The evidence further shows that subsequent to the date of the issuance of the Certificate of Convenience and Necessity, Courtaulds has constructed an administrative building on that portion of its property lying between Highway 5 and the railroad right-of-way.

The appellant, Cooper Transfer Co., Inc., contends that the lower court erred in that Courtaulds is not "on" Highway 5, but is "off" said Highway 5, and "to the east" and must be deemed to be "on" the county road rather than the Highway.

In Hinton, et al. v. Vinson, 180 N.C. 393, 104 S.E. 897, the North Carolina Court said the word "on" has an inexhaustible variety of meanings. The precise import of such words as "on," "near," "at," and "along," are relative terms and the precise import of such words when used as descriptive of a place or location can only be determined by the surrounding facts and circumstances.

In Cyclopedic Law Dictionary, 3rd Ed., Callaghan & Co., it is said that "on" when used as indicating relative situation or position means at, near, or adjacent to, without implying contact or support.

The county road runs only from Highway 5 to the industrial complex erected by Courtaulds. It was originally constructed by Courtaulds, and it is clear from the evidence this road was designated as a county road largely as a matter of cooperation on the part of the Mobile County Board of Commissioners in order to facilitate the obtaining of the right to cross the railroad right-of-way. To a large extent Courtaulds has maintained this county road for its entire length. Under these conditions, we think the lower court was justified in finding that the road from the plant to Highway 5 was actually nothing more than an access road even though designated a county road. Under the circumstances, we think it would be straining logic to say that Courtaulds was located on the county road rather than on Highway 5.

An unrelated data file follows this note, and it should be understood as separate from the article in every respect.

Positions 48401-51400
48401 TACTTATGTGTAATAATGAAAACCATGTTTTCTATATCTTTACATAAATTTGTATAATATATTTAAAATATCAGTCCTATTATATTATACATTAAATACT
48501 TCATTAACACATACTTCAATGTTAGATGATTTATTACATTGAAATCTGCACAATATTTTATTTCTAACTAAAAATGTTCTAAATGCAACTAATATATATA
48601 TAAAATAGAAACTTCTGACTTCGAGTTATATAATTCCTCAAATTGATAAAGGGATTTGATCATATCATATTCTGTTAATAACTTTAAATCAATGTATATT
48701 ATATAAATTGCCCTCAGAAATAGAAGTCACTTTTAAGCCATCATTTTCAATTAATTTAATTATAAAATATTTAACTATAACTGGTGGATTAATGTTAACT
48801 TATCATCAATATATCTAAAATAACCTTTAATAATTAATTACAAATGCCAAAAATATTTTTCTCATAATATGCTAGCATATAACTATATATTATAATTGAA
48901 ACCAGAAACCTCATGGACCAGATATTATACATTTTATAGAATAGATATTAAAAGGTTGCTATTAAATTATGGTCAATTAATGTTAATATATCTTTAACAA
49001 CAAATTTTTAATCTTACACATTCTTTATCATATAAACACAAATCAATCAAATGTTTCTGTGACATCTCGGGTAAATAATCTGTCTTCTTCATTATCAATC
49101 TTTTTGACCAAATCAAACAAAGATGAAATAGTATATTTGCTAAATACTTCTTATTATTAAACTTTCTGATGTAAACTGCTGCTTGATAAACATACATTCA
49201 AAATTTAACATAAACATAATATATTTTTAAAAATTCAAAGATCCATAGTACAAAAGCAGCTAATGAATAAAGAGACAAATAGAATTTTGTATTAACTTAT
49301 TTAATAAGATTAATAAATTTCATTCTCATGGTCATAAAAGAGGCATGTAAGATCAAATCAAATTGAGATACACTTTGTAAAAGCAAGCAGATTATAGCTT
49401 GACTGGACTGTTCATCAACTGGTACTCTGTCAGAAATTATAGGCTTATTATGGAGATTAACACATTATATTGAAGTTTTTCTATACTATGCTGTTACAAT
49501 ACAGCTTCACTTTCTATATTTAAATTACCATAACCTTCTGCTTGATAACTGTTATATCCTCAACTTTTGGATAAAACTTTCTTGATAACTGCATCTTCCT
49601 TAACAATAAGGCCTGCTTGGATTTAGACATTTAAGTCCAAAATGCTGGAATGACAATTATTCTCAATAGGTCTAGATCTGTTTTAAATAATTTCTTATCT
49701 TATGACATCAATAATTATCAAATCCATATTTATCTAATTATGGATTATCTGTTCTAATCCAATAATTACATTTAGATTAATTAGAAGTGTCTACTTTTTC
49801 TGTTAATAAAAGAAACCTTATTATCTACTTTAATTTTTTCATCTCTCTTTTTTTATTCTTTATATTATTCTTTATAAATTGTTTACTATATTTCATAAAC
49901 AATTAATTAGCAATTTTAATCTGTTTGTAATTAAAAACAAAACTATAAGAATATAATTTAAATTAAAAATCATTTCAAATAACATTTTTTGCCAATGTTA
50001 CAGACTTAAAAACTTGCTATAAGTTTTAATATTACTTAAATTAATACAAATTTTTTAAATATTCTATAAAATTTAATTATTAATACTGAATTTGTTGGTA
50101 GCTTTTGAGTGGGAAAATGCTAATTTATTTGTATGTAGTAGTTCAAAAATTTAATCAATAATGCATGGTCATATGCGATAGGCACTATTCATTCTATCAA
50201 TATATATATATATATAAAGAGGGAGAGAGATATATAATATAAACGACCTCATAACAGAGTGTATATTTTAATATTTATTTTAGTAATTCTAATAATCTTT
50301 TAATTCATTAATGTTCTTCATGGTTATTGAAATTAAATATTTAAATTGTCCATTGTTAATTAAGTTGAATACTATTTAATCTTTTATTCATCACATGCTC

In view of this, we do not think that the location of the industrial complex of Courtaulds, about one-half mile off of Highway 5, necessitates a conclusion that the plant was on Highway 5, since the tract of land on which the industrial complex was constructed was bordered on the west by Highway 5.

The terms and conditions of a Certificate of Convenience and Necessity are to be determined by the conditions existing at the time of the issuance of the certificate. Towns Trucklines, Inc. v. Cotton State Express, Inc., 266 Ala. 131, 94 So.2d 402. Even so, we think that the evidence showing that Courtaulds has constructed an administrative building on that part of its tract of land lying between Highway 5 and the railroad right-of-way, was admissible and should be considered as shedding light upon the true nature of the location of the entire Courtaulds tract as being upon Highway 5.